July 14, 1944 — July 22, 2018
John Owen Toy had no family in this area. And this year, his sister Nancy Reedy, who lives on Long Island, wasn't able to be with him on his birthday.
But Mr. Toy, a retired City Honors and Buffalo State College history teacher, was far from alone.
A group of 10 good friends — college classmates, fellow bridge players and teaching colleagues — joined him at Seneca Health Care in West Seneca, eating pizza and chatting.
Eight days later, Mr. Toy died after a long illness at 74.
After Mr. Toy became ill a few years ago, "he wanted to stay here, and we told his sister as a group, informally, that we would be here for him," said Anne Harrington, who emphasized she was just one of the many friends who rallied around their friend, known during college days by his middle name, Owen.
Around a dozen people visited him regularly, supplemented by other friends who would visit, Harrington said. "When one of us wasn't around, someone else was," she said.
"A day didn't go by that he didn't have a visitor," said his sister.
Mr. Toy was born in Jamaica, N.Y., the youngest child of Layman Patrick and Jane M. Holland Toy and brother of Donald and Nancy.
He attended Archbishop Molloy High School in Queens, and developed his interest in history and politics as a teenager, his sister said. He was absorbed by the 1960 presidential campaigns of Richard M. Nixon and John F. Kennedy, and his sister recalled that at age 16 he sat up all night to watch the returns on the family television.
"I woke up in the morning, and he had all these papers with the delegates on them, he had it all mapped out," she said.
Mr. Toy graduated from LeMoyne College in 1966 with a bachelor's degree in liberal arts.
"There were a lot of people in our class from Buffalo," Harrington said.
"He was very opinionated and he had a very strong voice," Harrington said. "Back in those days, they would tell you where to sit. We had seven classes a day and he sat behind me, and I listened to that strident voice all day long, every day, for a whole year."
After graduation, Mr. Toy moved to Buffalo to be with his group of friends.
His first job was at a grade school in Buffalo. He later worked at the Buffalo Arts Academy, now the Buffalo Academy for Visual and Performing Arts.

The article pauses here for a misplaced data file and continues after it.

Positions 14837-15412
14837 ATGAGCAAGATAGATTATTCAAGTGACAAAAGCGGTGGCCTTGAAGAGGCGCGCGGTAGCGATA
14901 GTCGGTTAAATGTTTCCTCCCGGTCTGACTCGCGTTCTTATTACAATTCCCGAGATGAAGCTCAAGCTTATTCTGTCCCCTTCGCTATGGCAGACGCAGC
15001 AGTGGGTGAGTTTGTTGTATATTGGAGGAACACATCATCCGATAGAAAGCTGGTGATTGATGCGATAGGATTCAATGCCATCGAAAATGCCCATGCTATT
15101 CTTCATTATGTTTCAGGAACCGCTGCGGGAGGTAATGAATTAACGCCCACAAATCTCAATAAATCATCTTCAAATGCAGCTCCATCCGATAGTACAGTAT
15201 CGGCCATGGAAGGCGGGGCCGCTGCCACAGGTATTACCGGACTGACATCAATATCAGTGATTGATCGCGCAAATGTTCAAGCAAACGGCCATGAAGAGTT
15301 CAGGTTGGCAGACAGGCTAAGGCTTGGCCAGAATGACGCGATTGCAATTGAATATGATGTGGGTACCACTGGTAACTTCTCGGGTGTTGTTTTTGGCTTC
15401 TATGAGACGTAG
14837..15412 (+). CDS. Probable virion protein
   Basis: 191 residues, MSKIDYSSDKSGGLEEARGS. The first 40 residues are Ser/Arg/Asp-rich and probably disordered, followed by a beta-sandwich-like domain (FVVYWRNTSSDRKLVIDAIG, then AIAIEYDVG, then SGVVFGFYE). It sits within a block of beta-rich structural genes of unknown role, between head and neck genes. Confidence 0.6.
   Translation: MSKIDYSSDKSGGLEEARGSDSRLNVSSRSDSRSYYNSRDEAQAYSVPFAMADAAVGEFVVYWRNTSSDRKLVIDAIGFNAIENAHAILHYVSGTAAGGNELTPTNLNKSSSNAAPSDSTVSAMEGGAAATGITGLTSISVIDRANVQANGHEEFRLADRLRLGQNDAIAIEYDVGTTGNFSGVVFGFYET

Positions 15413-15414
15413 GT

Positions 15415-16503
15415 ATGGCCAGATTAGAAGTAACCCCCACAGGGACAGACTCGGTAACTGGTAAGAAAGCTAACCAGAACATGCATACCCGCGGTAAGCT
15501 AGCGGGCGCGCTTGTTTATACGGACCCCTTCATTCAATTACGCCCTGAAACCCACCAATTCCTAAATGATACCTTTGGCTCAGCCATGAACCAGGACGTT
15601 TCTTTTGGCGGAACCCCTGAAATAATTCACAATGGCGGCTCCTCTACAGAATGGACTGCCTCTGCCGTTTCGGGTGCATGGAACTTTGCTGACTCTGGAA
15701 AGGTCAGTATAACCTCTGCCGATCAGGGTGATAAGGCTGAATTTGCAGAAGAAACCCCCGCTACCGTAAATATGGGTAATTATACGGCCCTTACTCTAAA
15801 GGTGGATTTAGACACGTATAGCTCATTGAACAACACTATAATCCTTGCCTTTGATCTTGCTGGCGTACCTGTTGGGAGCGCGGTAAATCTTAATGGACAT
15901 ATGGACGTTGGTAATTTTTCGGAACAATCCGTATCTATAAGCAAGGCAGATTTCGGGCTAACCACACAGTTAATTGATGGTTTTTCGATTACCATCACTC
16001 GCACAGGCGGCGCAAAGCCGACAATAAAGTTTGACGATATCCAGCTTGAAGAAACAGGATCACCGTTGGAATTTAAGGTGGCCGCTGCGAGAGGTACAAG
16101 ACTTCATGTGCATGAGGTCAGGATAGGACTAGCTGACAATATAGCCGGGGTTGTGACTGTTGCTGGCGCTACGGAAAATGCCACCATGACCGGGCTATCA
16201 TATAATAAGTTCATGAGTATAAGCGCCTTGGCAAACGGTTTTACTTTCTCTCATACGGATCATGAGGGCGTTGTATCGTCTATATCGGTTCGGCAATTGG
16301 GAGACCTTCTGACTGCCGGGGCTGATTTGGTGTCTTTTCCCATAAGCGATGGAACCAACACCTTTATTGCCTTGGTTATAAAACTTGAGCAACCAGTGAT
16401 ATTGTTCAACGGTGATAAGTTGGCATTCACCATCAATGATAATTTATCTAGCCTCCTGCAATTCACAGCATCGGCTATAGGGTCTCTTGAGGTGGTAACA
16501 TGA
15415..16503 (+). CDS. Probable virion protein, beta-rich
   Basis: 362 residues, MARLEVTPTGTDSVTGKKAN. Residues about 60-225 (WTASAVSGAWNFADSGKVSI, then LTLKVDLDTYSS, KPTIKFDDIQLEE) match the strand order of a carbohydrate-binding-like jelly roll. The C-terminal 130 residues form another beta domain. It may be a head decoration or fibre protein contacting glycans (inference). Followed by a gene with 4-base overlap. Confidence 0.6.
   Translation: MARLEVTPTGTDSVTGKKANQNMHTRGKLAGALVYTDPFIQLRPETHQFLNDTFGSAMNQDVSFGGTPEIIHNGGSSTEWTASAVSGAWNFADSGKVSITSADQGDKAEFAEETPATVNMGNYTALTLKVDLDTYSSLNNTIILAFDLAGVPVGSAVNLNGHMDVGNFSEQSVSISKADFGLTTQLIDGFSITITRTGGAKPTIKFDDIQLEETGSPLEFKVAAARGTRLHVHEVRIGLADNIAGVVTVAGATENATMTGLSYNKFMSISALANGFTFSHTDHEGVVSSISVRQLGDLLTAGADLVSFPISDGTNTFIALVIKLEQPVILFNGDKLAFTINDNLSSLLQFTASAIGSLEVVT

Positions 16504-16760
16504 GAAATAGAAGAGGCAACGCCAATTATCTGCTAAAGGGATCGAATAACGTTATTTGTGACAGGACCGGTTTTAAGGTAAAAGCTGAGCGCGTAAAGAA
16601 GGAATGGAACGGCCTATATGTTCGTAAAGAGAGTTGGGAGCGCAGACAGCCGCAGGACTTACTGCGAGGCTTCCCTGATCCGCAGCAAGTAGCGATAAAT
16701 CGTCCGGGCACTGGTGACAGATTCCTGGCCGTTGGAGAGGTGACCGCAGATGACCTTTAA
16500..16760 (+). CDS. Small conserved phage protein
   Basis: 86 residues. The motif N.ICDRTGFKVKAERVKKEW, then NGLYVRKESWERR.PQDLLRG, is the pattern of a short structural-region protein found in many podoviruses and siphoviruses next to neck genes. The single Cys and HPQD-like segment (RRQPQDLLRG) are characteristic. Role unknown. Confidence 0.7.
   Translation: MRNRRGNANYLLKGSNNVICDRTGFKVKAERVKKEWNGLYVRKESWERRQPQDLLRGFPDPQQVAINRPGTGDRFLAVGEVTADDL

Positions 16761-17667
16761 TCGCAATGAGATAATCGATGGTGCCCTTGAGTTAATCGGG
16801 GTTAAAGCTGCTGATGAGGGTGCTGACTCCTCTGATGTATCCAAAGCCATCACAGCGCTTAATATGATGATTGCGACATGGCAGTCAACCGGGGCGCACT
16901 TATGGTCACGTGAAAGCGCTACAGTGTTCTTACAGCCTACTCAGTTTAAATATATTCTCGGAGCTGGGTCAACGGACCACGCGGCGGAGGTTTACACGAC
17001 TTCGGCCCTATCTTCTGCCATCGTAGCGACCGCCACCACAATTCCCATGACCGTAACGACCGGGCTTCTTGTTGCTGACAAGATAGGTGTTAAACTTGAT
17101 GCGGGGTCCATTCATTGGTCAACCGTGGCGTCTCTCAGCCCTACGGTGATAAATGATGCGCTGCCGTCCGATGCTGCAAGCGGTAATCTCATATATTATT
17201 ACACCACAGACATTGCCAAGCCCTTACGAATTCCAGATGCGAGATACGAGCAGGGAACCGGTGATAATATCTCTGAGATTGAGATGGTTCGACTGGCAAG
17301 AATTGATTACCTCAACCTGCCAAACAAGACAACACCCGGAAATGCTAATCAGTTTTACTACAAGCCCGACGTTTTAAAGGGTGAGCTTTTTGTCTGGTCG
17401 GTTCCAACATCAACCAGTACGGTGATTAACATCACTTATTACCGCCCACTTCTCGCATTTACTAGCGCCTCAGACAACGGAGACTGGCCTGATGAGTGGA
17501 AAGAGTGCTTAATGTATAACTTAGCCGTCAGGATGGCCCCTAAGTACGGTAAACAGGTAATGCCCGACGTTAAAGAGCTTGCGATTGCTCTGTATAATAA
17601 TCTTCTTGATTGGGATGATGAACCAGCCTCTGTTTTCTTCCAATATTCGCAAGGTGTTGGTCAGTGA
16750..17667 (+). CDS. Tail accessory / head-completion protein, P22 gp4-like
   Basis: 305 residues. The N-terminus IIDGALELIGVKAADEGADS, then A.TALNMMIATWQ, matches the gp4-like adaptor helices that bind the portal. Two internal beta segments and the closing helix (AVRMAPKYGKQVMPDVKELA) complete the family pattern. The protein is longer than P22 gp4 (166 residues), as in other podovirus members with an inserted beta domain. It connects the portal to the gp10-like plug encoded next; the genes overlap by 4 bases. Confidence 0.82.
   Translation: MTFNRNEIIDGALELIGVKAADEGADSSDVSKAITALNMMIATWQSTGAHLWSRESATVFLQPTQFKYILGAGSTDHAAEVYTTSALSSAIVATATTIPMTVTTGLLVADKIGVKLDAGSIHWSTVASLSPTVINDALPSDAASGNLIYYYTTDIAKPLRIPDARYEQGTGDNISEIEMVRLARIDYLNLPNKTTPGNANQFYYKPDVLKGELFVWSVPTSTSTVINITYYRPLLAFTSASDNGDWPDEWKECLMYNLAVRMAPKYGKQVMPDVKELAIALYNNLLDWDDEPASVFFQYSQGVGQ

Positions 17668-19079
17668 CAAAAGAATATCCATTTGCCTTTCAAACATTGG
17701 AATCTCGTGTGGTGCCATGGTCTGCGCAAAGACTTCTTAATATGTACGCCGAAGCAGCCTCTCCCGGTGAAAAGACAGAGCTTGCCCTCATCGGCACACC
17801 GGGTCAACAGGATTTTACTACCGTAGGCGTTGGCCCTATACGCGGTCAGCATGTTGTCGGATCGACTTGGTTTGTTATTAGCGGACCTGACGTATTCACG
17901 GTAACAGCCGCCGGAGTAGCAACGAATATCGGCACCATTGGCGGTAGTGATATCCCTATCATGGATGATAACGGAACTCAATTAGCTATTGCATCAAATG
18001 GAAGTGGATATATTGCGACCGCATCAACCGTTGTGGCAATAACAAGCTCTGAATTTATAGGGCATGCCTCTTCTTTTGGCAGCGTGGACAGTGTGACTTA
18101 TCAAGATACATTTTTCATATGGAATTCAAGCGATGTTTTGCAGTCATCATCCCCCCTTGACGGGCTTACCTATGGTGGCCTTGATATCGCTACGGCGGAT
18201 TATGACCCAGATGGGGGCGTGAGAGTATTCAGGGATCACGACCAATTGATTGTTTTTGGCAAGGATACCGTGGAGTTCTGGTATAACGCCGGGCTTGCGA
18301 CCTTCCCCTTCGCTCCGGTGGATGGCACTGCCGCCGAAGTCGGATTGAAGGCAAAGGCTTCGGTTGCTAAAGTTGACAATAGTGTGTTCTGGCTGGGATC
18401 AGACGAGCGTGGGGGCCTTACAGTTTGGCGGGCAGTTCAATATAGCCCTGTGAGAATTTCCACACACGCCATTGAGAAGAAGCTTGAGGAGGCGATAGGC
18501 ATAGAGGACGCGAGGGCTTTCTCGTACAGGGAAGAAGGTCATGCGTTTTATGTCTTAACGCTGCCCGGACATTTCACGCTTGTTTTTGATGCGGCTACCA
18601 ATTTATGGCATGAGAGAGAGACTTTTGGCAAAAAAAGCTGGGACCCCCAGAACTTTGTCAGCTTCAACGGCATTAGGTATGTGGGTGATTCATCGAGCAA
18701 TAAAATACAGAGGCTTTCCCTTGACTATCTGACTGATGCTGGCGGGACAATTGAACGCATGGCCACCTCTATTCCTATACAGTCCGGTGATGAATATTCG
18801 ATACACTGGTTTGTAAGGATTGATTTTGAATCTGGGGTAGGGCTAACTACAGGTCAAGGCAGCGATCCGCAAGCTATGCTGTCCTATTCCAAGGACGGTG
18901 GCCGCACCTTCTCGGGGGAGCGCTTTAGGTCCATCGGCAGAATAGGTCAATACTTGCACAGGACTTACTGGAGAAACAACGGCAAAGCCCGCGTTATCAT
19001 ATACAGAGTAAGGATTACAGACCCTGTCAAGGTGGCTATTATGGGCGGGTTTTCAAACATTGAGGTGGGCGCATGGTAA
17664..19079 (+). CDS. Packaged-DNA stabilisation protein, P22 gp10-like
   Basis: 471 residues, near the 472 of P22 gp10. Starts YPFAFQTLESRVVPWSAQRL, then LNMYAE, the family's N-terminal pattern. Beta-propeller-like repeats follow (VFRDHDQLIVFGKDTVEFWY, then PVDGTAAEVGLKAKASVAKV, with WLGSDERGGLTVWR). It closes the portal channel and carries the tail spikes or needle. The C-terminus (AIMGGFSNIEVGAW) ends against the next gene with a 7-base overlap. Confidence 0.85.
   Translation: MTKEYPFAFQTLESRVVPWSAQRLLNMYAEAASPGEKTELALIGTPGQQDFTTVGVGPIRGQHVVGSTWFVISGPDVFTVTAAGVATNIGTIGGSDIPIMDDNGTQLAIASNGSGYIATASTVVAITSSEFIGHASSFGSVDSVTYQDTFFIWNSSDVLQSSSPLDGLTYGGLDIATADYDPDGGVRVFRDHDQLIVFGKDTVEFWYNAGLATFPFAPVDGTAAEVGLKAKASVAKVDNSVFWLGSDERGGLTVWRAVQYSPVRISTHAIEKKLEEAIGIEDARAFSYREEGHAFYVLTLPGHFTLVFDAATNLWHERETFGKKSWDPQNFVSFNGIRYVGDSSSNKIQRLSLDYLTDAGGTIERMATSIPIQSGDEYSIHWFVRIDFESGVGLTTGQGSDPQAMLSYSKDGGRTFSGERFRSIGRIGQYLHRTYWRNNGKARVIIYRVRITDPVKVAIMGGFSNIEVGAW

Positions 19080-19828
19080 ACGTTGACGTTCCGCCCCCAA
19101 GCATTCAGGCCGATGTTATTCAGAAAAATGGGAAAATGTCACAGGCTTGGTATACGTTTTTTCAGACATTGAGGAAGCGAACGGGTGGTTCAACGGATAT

He next taught at South Park High School before moving to City Honors, where he taught until his retirement in 2000.
"He was unreal when it came to European history," said his sister. "He used to tell us that when he taught, he was telling a story, and he made all these people come to life whereas so often in history it's just names and dates."
Although "he loved his students," his classes were far from easy, his sister said. "He was a tough teacher if the students didn't do what he wanted them to do."
In 2010, Olympic bobsled gold medalist Steve Mesler, a 1996 graduate of City Honors, recalled Mr. Toy's influence. During a ceremony in which he received the key to the City of Buffalo, Mesler cited the influence of two coaches and "teachers like John Toy of City Honors," Mesler said, "all they did was see something in me and give all they had."
Mr. Toy taught European history at Buffalo State until retiring in 2014.
He was an avid bridge player. In 2009, Mr. Toy talked about bridge to Buffalo News reporter Jane Kwiatkowski. "It's a marathon that takes getting used to," he said. "I've been playing since my early 20s, and it never gets boring. It can be very addictive. I've had friends who flunked out of college because of bridge."
Mr. Toy played in tournaments all over the world, said Harrington. His sister estimated he had earned hundreds of master points.
But he was knowledgeable in many areas, said Reedy. "He was a very well-rounded guy. We used to say he should go on 'Jeopardy.'"
Mr. Toy was a fan of the Mets and Buffalo Bills. Harrington said, "He was such a good person. When a friend of ours got sick, he took her to all her treatments."
A longtime resident of the Elmwood Village, he moved several times in the past few years as his illness progressed.
At Peregine Senior Living in Cheektowaga, "they got to know him and they dubbed him "Professor,'" said Reedy. "He used to help some of the aides' children with their history homework."
Besides his sister, Mr. Toy is survived by several cousins, two nieces, one nephew, seven grandnieces and grandnephews.
A memorial service will be held at a time and date to be announced.